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|49k||Merrit Cecil Walton was born at St. Paul, Minn., on 18 December 1915. He enlisted in the United States Marine Corps on 19 May 1937 at San Francisco, Calif., and initially served at San Diego, Calif., before going to the Asiatic Station that autumn. As a member of the 4th Marine Regiment, quartered in the International Settlement of Shanghai, China, Walton witnessed part of the bloody battle that raged for that key city between Chinese and Japanese forces and, as such, was an early observer of Japanese aggression in the Far East. During his tour in China, he received promotion to private, 1st class, on 10 May 1939.
Returning to the United States in the autumn of 1940, Walton served successive tours of duty at the Marine barracks at Mare Island, Vallejo, Calif.; the Naval Air Station, Lakehurst, N.J.; Quantico, Va.; and New River, N.C. He was promoted to sergeant on 1 August 1941 and platoon sergeant on 8 April 1942. Platoon Sergeant Walton was serving in a parachute battalion as part of the 1st Marine Division (Reinforced) that was selected to land in the Solomons in August 1942. Companies A and B of that battalion landed on the island of Gavutu on the morning of 7 August 1942. The enemy, already alterted by the landings on Guadalcanal and Tulagi, met the marines' frontal assault with a withering fire.
Although fully aware of the danger involved, Platoon Sergeant Walton volunteered to reconnoiter the position of a troublesome Japanese machine gun nest threatening his platoon's right flank. Once he had spotted the weapon's location, he led a daring attack during which the leathernecks silenced the gun. Mortally wounded, however, Platoon Sergeant Walton died later that same day. Posthumous awards accorded the sergeant included the Navy Cross, the Purple Heart, and a share of the Presidential Unit Citation awarded the 1st Marine Division (Reinforced).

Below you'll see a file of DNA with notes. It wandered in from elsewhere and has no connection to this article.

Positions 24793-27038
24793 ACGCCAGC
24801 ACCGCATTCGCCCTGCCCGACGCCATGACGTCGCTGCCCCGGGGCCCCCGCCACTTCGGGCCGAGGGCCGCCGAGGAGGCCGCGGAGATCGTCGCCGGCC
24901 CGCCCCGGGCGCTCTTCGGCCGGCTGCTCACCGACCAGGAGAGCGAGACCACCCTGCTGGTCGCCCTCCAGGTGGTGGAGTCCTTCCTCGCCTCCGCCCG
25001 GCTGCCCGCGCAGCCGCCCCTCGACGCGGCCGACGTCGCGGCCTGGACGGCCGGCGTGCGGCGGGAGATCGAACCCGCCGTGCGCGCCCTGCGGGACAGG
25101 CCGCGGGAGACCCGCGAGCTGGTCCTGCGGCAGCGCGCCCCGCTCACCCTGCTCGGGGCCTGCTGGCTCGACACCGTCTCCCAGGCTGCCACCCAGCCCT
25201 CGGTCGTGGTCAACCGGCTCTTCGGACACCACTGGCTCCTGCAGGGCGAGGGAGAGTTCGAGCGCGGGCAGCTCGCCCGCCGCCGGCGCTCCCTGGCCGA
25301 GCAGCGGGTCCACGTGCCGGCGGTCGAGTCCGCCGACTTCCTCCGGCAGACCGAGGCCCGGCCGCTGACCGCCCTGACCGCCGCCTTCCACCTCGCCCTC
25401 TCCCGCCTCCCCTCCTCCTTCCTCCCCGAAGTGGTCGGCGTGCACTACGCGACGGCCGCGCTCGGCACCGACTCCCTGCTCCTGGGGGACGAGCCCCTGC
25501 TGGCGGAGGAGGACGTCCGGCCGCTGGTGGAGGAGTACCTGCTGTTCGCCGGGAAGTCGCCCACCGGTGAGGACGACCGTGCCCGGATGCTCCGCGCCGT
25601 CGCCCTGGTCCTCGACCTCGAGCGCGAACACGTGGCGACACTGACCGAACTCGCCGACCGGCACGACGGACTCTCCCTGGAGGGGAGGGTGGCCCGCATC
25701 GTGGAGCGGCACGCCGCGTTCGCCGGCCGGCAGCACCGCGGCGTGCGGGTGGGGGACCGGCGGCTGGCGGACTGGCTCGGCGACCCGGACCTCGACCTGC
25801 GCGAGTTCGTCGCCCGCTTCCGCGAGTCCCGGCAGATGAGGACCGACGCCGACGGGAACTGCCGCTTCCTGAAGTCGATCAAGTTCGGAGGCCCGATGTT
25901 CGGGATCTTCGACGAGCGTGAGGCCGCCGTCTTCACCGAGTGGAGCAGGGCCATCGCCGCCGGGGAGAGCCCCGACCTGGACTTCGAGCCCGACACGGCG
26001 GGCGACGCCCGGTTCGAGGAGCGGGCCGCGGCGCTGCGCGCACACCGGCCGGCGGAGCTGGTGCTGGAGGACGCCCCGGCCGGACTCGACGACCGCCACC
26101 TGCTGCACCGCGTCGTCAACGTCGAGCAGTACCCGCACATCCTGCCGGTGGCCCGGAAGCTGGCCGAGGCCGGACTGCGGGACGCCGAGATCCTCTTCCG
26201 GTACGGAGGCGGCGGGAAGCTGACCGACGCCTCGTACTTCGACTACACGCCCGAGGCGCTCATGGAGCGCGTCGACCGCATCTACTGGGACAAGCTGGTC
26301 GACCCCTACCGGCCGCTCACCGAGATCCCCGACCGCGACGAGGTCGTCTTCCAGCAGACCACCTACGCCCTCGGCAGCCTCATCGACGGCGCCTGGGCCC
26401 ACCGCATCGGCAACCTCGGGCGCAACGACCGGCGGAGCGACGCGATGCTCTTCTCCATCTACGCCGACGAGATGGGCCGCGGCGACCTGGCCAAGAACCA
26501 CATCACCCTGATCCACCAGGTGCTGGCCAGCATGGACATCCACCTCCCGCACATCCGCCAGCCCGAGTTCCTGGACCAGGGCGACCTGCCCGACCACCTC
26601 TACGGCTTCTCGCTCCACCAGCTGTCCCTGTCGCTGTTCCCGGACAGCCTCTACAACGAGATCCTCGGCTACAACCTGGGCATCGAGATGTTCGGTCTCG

USS Walton (DE 361) (1944 - 1968) was the first ship to be named in his honor.
(Photo taken at Sutton, Nebr. during Sgt. Walton's last visit to his cousin Evelyn A. Goesch, Rod's Mom.)
San Jose, Cal.
|41k||20 May 1944: Orange, Tex. - Walton being side-launched.||Nick Tiberio|
|419k||circa 1962: Pearl Harbor, Hi. - An official U.S. Navy photo of Walton passing Hospital Point at Pearl Harbor.||Ken W. Sayers
|471k||circa 1962: off the coast of Pearl Harbor - An official U.S. Navy photo of Walton at sea. This photo and the one prior were probably taken during Walton's last deployment to the Pacific.|
|202k||3 October 1965: Alameda, Cal. - Walton in drydock during an overhaul at Todd Shipyard.|
|156k||1 February 1966: Treasure Island, Cal. - Walton moored at Treasure Island Naval Station, pier 14N.|
|138k||28 August 1966: Treasure Island, Cal. - Walton returning to Pier 14N after Cruise 8E-RC to San Diego.|
|198k||December 1966: Treasure Island, Cal. - Walton breasting out from Pier 14N.|
|162k||7 May 1967: San Francisco Bay - Walton serving as the flagship for San Francisco’s annual Blessing of the Fleet event in Racoon Strait. Note the Mk 32 torpedo tubes near the stack, which had been installed only a week earlier.|
|305k||7 May 1967: San Francisco Bay - Pleasure boats inspecting Walton while she served as the flagship for the Blessing of the Fleet festival in Racoon Strait.|
Pamphlet (circa 1961)
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